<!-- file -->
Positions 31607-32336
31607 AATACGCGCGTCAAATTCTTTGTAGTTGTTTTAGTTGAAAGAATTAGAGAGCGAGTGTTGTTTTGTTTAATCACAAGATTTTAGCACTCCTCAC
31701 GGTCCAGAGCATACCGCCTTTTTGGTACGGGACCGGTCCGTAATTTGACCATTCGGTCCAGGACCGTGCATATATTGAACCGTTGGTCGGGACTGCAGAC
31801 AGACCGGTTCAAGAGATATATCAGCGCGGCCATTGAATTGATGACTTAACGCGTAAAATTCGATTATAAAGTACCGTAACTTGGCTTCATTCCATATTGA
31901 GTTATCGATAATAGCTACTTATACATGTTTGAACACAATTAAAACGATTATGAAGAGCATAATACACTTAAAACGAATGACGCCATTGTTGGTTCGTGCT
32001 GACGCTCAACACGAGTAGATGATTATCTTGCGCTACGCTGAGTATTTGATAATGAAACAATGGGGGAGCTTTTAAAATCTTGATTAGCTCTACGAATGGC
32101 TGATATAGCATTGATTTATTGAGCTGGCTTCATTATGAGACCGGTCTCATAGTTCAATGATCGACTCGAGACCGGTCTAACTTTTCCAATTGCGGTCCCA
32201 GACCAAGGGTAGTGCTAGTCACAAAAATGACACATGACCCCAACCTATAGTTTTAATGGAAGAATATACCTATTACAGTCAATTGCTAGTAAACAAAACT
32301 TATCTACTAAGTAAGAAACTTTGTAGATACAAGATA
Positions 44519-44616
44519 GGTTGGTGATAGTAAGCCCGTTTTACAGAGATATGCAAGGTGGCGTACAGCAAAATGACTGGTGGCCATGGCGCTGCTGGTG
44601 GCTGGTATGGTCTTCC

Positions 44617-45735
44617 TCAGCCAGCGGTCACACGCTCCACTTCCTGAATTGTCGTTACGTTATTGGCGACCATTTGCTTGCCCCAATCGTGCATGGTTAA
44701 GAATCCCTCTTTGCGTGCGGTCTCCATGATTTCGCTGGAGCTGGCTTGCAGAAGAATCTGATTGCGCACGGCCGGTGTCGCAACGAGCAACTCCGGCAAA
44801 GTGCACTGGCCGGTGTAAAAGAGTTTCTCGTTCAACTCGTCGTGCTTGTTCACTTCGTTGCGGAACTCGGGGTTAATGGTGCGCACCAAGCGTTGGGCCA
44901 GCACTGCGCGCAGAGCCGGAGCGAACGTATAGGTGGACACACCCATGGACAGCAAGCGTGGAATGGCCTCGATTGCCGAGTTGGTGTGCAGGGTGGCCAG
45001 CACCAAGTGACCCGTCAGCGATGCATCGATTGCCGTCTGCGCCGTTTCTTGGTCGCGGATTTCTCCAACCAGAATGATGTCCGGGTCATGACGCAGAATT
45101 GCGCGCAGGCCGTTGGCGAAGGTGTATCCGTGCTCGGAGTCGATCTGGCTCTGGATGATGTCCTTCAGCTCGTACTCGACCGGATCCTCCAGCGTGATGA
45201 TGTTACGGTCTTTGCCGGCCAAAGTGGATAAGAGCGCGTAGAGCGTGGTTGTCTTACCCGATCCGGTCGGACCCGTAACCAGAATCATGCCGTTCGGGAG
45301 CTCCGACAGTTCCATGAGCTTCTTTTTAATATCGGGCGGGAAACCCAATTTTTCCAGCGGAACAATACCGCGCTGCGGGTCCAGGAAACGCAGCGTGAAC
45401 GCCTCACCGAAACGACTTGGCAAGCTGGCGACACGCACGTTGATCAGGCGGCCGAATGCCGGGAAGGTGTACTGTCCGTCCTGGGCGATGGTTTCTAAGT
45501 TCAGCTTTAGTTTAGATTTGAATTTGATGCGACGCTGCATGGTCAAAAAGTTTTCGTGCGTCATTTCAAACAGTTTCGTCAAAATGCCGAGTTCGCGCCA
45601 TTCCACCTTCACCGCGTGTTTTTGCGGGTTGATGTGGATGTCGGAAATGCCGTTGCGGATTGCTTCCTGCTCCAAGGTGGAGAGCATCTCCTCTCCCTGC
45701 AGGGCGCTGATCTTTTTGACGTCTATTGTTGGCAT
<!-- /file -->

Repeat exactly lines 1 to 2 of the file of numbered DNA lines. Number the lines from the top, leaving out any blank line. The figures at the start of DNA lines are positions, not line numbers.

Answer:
Positions 31607-32336
31607 AATACGCGCGTCAAATTCTTTGTAGTTGTTTTAGTTGAAAGAATTAGAGAGCGAGTGTTGTTTTGTTTAATCACAAGATTTTAGCACTCCTCAC